Senedd debates petitions for same childcare support as in England

THE Senedd debated two petitions calling for working parents in Wales to be offered the same childcare support as in England.

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The UK Government announced plans as part of the 2023 spring budget to provide working parents of two-year-olds 15 hours of free childcare a week from April 2024.

UK ministers aim to expand this in stages to 30 hours a week for all eligible working parents of children aged nine months to three years by September 2025.

Jack Sargeant, who chairs the petitions committee, said the petitions – submitted by Jade Richards and Madelaine Hallam – collected a total of more than 11,000 signatures.

Mr Sargeant raised Oxfam’s warning that childcare costs are forcing Welsh parents into poverty and deterring them from having more children.

The Labour MS for Alyn and Deeside also highlighted a Senedd equality committee report, entitled Minding the future, on the childcare barrier facing working parents.

He warned a significant number of people in Wales are unhappy with the offer and roll-out.

Mr Sargeant said: “Any of us across the chamber will have conversations with constituents who really need support and feel frustrated by the speed of change.

“This will include people who just live a street away from neighbours who are receiving support through Flying Start, yet they receive no support at all.

“The petitioners have said to me they are not against the premise of Flying Start and the idea of Flying Start, but they do question how it’s delivered in practice.”

‘Big impact’

Joel James, for the Conservatives, raised the disproportionate impact of childcare duties on women, saying: “This has a big impact on their finances.

“Not only are they dependent on the sole earner but they lose out on pension contributions, and this has a big impact in retirement, more so if the couple are unmarried and split up.”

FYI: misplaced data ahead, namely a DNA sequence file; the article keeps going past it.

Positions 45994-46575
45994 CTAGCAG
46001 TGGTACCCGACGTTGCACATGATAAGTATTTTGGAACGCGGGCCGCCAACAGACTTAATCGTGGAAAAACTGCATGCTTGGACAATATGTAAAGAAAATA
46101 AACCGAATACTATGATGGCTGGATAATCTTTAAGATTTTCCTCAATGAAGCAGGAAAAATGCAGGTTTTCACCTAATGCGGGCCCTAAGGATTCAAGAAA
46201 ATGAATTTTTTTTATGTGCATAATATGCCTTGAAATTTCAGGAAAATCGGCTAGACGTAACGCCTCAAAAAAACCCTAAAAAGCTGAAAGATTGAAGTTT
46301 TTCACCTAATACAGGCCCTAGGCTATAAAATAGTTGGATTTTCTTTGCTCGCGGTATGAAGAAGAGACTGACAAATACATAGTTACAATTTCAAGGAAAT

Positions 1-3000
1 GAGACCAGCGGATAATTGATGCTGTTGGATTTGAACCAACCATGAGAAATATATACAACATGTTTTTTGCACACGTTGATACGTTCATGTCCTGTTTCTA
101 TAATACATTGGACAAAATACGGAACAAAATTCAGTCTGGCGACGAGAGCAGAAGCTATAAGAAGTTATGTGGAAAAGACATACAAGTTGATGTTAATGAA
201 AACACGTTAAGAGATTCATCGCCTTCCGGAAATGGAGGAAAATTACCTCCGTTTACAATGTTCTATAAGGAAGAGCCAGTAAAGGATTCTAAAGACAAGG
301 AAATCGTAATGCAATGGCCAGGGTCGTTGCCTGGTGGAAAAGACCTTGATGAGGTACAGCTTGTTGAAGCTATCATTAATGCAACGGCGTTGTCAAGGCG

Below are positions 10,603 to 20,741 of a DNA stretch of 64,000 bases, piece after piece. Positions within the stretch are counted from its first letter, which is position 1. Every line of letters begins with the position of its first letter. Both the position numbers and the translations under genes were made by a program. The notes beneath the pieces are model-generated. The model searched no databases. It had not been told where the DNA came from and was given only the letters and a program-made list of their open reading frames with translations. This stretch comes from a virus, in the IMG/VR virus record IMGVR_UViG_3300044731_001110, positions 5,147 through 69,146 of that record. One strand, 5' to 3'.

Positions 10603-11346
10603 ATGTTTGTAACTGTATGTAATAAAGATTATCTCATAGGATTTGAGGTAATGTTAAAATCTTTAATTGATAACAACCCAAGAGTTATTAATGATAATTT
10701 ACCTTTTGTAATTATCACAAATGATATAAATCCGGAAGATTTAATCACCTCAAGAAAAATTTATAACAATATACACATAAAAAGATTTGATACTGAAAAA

The South Wales Central MS told the chamber that the UK Government offer will trigger £180m of consequential funding for Wales.

Sioned Williams, for Plaid Cymru, said the childcare offer in England will not be available to every child and family and it would only span 38 weeks of the year.

During the debate on January 31, she called for any consequential funding from childcare spending in England to be used for the same purposes in Wales.

Ms Williams stressed: “This is a crucial matter in terms of tackling the shameful levels of child poverty and inequality that scar our communities.

‘Shambolic’

She highlighted a Bevan Foundation report, which was published the same day and found that 70% of parents whose youngest is under ten say childcare is unaffordable.

Sarah Murphy described the introduction of a new offer in England as shambolic, saying: “You can’t put out an offer like this without the infrastructure.”

But the Labour backbencher warned that the UK has the worst childcare offer in Europe as a whole with many countries having a more comprehensive, cheaper offer.

Arguing that childcare should be seen as critical economic infrastructure, she raised the example of Canada’s $30bn investment in a universal childcare offer for $10 a day.

The Bridgend MS called for an honest conversation about future funding for childcare.

Labour MS Jenny Rathbone, chair of the Senedd’s equality committee, raised concerns that disabled children do not have fair access to education and childcare.

 

‘No shortcuts’

Julie Morgan said Welsh ministers are looking to provide more support for disabled children.

The deputy minister for social services argued Wales has one of the most generous offers in the UK, covering 48 weeks and including parents in education or training.

Ms Morgan warned that promises to families in England will fall well short of expectations.

She said: “It’s all very well to say you’re going to do something but in order to do it, you have to have the places, you have to have the workforce and you have to work jointly.”

Vowing not to take any shortcuts, she said the Welsh Government will not compromise on staffing ratios nor qualification requirements.

She pointed to a commitment, under a deal with Plaid Cymru, to deliver a phased expansion of early years provision to include all two-year-olds, with a focus on the Welsh-medium offer.

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